Koebner phenomenon

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Heinrich Köbner (1838-1904)

The Koebner phenomenon or Köbner phenomenon (pronunciation), also called the Koebner response or the isomorphic response, attributed to Professor Heinrich Köbner, refers to skin lesions appearing on lines of trauma.[1] The Koebner phenomenon may result from either a linear exposure or irritation. Conditions demonstrating linear lesions after a linear exposure to a causative agent include: molluscum contagiosum, warts and toxicodendron dermatitis (a dermatitis caused by a genus of plants including poison ivy). Warts and molluscum contagiosum lesions can be spread in linear patterns by self-scratching ("auto-inoculation"). Toxicodendron dermatitis lesions are often linear from brushing up against the plant. Causes of the Koebner phenomenon that are secondary to scratching rather than an infective or chemical cause include vitiligo, psoriasis, lichen planus, lichen nitidus, pityriasis rubra pilaris, and keratosis follicularis (Darier disease).[citation needed]


The Koebner phenomenon describes skin lesions which appear at the site of injury. It is seen in:[2]

A similar response occurs in pyoderma gangrenosum and Adamantiades-Behcet's syndrome, and is referred to as pathergy.[2]

Rarely Koebner phenomenon has been reported as a mechanism of acute myeloid leukemia dissemination.[3]

Warts and molluscum contagiosum are often listed as causing a Koebner reaction, but this is by direct inoculation of viral particles.[2]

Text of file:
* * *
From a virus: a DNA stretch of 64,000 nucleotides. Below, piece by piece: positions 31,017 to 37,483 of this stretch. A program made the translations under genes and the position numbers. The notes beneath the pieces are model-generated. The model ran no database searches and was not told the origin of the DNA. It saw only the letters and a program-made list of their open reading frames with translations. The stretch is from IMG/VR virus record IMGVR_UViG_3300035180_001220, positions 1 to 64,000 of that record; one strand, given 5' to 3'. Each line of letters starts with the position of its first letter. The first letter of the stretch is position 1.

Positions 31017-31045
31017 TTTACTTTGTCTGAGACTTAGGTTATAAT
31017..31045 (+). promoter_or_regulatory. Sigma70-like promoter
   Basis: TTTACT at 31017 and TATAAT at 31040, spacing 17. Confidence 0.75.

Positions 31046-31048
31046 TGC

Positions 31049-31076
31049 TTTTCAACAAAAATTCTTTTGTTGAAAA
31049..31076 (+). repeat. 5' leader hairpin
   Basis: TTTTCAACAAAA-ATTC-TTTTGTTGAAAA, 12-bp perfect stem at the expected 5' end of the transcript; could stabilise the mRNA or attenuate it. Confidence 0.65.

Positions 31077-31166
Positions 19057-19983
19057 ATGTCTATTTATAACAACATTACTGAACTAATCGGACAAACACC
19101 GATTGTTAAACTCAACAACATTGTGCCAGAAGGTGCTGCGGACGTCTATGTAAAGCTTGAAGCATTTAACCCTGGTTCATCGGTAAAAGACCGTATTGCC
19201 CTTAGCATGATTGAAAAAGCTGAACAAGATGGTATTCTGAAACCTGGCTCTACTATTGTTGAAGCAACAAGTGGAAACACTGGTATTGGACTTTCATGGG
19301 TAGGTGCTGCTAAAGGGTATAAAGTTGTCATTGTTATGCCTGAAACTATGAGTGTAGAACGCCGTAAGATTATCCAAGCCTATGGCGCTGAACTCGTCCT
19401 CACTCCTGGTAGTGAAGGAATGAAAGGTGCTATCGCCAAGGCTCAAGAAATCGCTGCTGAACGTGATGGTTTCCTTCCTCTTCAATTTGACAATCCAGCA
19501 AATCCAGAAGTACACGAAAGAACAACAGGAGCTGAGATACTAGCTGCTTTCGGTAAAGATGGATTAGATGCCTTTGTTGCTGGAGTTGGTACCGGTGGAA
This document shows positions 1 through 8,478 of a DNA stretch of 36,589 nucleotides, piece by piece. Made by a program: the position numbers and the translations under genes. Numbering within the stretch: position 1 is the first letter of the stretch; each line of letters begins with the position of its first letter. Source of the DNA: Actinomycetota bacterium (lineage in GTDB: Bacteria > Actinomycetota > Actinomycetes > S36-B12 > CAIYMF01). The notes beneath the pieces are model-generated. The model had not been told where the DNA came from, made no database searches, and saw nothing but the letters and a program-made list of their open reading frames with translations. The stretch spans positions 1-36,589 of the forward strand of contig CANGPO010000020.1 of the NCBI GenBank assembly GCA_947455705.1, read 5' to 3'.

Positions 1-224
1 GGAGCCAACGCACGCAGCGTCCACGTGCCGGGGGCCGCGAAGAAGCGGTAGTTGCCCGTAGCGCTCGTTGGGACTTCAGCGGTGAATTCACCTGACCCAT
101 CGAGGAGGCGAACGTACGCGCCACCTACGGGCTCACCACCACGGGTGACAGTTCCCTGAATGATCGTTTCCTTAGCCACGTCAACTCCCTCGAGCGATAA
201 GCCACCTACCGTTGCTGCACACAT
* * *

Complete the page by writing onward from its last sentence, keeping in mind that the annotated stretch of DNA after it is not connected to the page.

The linear arrangement of skin lesions in the Koebner phenomenon can be contrasted to both lines of Blaschko and dermatomal distributions. Blaschko lines follow embryotic cell migration patterns and are seen in some mosaic genetic disorders such as incontinentia pigmenti and pigment mosaicism. Dermatomal distributions are lines on the skin surface following the distribution of spinal nerve roots. The rash caused by herpes zoster (Shingles) follows such dermatomal lines.[citation needed]


The Koebner phenomenon was named after a rather eccentric, renowned German dermatologist, Heinrich Koebner[4] (1838–1904). Koebner is best known for his work in mycology. Here is one story to illustrate his intense nature: in a medical meeting he proudly exhibited on his arms and chest three different fungus infections, which he self-inoculated in order to prove the infectiousness of the organisms he was studying. The Koebner phenomenon was the generalized term applied to his discovery that on psoriasis patients new lesions often appear on lines of trauma, which are often linear.[citation needed]


A typical pronunciation in English approximates the front rounded vowel ö (/ø/ or /œ/) with an /r/ sound (/ˈkɜːrbnər/).[5]

See also[edit]


  1. ^ Various grammatical forms of "Koebner phenomenon" include: "Koebnerization", and "to Koebnerize".
  2. ^ a b c Cox, Gary M. White; Neil H. (2000). Diseases of the skin : a color atlas and text. London [u.a.]: Mosby. ISBN 0-7234-3155-8. 
  3. ^ Tendas, A; Niscola P, Fratoni S, Cupelli L, Morino L, Neri B, Ales M, Scaramucci L, Giovannini M, Barbati R, Dentamaro T, de Fabritiis P. (Dec 2010). "Koebner's phenomenon as a rare mechanism of acute myeloid leukemia dissemination: report of two cases with a brief overview.". Support Care Cancer 18 (12): 1495–7. doi:10.1007/s00520-010-1012-9.  Cite uses deprecated parameter |coauthors= (help)
  4. ^ In the anglicisation of a German word, double vowels are often substituted for the Germanic umlaut on single vowels. The transformation of "Köbner" to "Kooebner" is just such a case. In the English literature, the umlaut is simply dropped and you often find "Köbner" simply as "Kobner".
  5. ^ Elsevier, Dorland's Illustrated Medical Dictionary, Elsevier. 


  • Crissey JT, Parish LC, Holubar KH. Historical Atlas of Dermatology and Dermatologists. New York: The Parthenon Publishing Group, 2002.
  • Paller A, Mancini A. Hurwitz Clinical Pediatric Dermatology. Philadelphia: Elsevier Saunders, 2002.